In Nomine Iesu – Pastor Thomas L. Rank
Text: John 18:33-37
Then Pilate entered the Praetorium again, called Jesus, and said to Him, “Are You the King of the Jews?” Jesus answered him, “Are you speaking for yourself about this, or did others tell you this concerning Me?” Pilate answered, “Am I a Jew? Your own nation and the chief priests have delivered You to me. What have You done?” Jesus answered, “My kingdom is not of this world. if My kingdom were of this world, My servants would fight, so that I should not be delivered to the Jews; not now My kingdom is not from here.” Pilate therefore said to Him, “Are you a king then?” Jesus answered, “You say rightly that I am a king. For this cause I was born, and for this cause I have come into the world, that I should bear witness to the truth. Everyone who is of the truth hears My voice.”
THESE ARE YOUR WORDS, HEAVENLY FATHER, SANCTIFY US BY YOUR TRUTH, YOUR WORD IS TRUTH. AMEN.
Dear friends in Christ,
Jesus is a king. What does this mean? We normally think of a king as someone who has great political power in his country. A king is the one who has control; he is the one who has the money, the army; and he can use that power to achieve whatever he wants. There is no one higher than the king in his country. Everyone else is subordinate to the king. These subjects of the king must do his bidding or fear his wrath. Is this the kind of king Jesus is?
On Palm Sunday it sort of looked like it. After all, you have Jesus being cheered by a huge crowd. They ask Him to save them: “Hosanna!” They say that He comes in the name of the Lord. But despite the cheering crowds Jesus does not look like a king. He comes into Jerusalem by Himself. No great army marches with Him. There is no show of great riches or power. All you see is Jesus, sitting on the back of a small donkey.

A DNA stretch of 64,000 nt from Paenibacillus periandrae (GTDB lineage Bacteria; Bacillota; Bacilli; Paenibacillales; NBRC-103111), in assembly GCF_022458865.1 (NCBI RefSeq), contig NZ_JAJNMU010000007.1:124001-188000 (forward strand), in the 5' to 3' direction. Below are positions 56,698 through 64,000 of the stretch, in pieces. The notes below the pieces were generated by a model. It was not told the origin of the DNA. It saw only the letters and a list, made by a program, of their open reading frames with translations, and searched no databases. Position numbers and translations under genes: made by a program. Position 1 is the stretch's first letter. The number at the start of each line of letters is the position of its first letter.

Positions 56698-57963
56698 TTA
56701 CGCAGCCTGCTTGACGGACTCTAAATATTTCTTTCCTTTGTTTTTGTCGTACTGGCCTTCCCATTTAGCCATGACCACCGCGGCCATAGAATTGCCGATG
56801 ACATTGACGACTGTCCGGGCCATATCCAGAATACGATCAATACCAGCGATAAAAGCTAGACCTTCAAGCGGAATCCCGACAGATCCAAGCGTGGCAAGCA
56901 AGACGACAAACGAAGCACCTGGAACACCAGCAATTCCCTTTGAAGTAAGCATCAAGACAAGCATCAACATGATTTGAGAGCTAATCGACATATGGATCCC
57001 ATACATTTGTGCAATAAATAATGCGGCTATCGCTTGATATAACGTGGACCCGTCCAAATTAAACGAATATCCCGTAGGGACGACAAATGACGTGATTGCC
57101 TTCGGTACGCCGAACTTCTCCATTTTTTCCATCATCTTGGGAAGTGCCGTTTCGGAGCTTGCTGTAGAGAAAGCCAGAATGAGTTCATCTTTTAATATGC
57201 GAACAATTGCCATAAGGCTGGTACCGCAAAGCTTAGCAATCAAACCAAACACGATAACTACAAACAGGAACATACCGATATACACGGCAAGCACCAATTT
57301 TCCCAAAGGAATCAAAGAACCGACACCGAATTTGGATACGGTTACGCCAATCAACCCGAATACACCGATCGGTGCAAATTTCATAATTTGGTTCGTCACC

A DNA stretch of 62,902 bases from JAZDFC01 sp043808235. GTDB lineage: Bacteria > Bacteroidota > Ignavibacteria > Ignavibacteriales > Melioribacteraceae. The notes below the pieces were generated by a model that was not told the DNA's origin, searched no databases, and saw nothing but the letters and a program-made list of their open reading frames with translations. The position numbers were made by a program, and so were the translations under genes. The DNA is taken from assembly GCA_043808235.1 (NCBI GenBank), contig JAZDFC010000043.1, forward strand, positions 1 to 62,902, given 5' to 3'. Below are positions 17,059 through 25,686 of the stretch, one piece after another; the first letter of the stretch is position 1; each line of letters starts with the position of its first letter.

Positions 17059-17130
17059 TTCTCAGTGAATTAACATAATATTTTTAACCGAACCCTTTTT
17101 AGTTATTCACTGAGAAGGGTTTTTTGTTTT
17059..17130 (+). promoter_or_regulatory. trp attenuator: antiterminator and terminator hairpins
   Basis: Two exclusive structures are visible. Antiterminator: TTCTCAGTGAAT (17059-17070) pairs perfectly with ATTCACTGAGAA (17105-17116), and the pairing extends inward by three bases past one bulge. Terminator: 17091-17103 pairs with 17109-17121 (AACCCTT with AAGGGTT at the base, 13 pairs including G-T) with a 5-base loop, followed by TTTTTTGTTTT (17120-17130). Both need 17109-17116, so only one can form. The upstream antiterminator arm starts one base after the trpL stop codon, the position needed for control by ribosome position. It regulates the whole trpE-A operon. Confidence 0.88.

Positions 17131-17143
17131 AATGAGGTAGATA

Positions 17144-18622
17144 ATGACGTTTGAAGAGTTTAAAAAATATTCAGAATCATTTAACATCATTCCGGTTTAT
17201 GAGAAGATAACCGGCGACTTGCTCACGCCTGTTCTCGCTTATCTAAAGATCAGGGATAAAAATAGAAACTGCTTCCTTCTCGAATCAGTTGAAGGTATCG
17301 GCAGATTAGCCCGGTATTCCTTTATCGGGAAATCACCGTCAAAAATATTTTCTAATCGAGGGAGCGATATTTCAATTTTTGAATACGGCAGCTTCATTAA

Four days later Jesus is standing before Pontius Pilate, the Roman governor of Judea. There is no crowd cheering Jesus and praying for His help. Instead He has been arrested, slandered, beaten. As Pilate says, “Your own nation and the chief priests have delivered You to me.” It doesn’t sound as if Jesus has a country to be king of. It doesn’t look like Jesus has followers that will defend Him and raise Him up as their king and leader. So what kind of king is Jesus?
“My kingdom is not of this world.” Here Jesus separates His kingdom from all earthly kingdoms. His kingdom is different. He doesn’t mean it is in outer space. But rather it is not a kingdom that can be defined by borders on a map. His kingdom does not have the agendas of worldly kingdoms: the point is not to amass riches, nor to become the strongest, nor to conquer all other countries so that Jesus is the great political leader of a vast kingdom here on earth. None of that. Jesus’ kingdom is the kingdom of “truth.”
Earlier Jesus had told Thomas: “I am the Way, the Truth, and the Life. No one comes to the Father except by Me.” Jesus is the truth, and He is opposed to the ‘lie.’ The ‘lie’ was first spoken to Eve when Satan said: “You can be like God.” This great lie continues to bring ruin and death to people of all races, of all countries. This great lie is at the heart of all human attempts to achieve spirituality of some kind or another.
When Jesus tells Pilate: “For this cause I was born, and for this cause I have come into the world, that I should bear witness to the truth. Everyone who is of the truth hears My voice,” He is telling Pilate what His kingdom is about. This kingdom first of all is dependent upon Jesus, upon His witness, upon His voice. Without the voice of Jesus there is no kingdom of Jesus. Without the voice of Jesus there is no truth. This makes the kingdom of Jesus exclusive; in other words, the only kingdom that lasts is that of Jesus, no other kingdom, no other religion, will stand. They will all fall. But not through the power of the sword. The kingdom of Jesus does not come when people decide to blow themselves up and kill others along with them. Jesus had told Peter to put away his sword. And Jesus tells Pilate: “if My kingdom were of this world, My servants would fight.” The kingdom of Jesus does not come when we are able to get the right laws passed in the United States congress, nor does the kingdom disappear if the wrong laws are passed. The kingdom of Jesus does not come when we keep the nation of Israel safe from her enemies. These are all kingdom of the world issues. They have importance, politically; and they impact us, our society. But not spiritually, not eternally.